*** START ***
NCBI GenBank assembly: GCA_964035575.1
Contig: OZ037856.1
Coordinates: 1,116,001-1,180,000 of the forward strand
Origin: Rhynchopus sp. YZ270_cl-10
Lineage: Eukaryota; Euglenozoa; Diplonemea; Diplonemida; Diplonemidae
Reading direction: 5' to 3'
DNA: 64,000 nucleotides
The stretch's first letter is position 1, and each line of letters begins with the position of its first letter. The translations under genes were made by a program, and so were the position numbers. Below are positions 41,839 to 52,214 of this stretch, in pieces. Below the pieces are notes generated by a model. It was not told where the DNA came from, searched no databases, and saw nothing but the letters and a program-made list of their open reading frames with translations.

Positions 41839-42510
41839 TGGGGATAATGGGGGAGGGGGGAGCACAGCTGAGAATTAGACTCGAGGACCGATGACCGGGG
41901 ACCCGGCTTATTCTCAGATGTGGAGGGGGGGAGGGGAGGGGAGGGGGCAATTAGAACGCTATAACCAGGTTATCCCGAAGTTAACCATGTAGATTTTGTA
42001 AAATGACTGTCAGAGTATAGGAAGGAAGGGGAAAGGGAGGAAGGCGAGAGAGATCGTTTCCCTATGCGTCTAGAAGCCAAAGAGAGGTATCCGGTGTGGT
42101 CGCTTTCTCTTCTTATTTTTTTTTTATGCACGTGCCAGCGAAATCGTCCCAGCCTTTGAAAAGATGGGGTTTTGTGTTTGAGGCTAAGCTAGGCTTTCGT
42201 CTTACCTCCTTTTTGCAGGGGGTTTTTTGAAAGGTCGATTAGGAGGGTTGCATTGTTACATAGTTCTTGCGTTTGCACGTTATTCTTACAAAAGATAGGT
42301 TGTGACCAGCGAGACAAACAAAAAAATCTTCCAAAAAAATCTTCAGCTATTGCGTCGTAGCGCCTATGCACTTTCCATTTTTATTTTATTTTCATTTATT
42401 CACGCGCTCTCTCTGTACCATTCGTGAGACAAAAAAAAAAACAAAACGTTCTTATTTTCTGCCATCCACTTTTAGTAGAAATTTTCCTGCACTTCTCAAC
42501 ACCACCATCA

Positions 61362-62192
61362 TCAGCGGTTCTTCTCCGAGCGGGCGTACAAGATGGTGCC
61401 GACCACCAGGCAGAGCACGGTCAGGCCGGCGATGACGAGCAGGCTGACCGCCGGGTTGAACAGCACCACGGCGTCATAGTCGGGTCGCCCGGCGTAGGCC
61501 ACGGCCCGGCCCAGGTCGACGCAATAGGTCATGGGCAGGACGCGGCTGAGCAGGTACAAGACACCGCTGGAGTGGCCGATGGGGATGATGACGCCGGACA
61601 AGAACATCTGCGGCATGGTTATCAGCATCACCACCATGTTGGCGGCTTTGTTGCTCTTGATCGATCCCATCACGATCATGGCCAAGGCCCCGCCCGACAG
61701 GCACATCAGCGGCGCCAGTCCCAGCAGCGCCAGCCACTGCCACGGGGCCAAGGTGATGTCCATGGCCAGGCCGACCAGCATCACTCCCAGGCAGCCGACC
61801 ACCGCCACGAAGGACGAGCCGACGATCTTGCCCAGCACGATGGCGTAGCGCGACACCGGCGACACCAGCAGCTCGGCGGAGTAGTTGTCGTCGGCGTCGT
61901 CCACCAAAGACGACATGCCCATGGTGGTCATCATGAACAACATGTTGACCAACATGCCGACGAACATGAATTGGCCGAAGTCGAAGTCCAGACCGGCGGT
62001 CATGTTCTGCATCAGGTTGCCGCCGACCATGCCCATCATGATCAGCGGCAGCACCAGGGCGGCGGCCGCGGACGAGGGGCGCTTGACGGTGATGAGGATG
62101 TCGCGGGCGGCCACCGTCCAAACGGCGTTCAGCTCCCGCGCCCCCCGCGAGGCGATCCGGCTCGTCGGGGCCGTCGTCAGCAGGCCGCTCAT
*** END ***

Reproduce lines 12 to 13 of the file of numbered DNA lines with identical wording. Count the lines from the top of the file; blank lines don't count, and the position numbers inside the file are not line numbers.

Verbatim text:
42001 AAATGACTGTCAGAGTATAGGAAGGAAGGGGAAAGGGAGGAAGGCGAGAGAGATCGTTTCCCTATGCGTCTAGAAGCCAAAGAGAGGTATCCGGTGTGGT
42101 CGCTTTCTCTTCTTATTTTTTTTTTATGCACGTGCCAGCGAAATCGTCCCAGCCTTTGAAAAGATGGGGTTTTGTGTTTGAGGCTAAGCTAGGCTTTCGT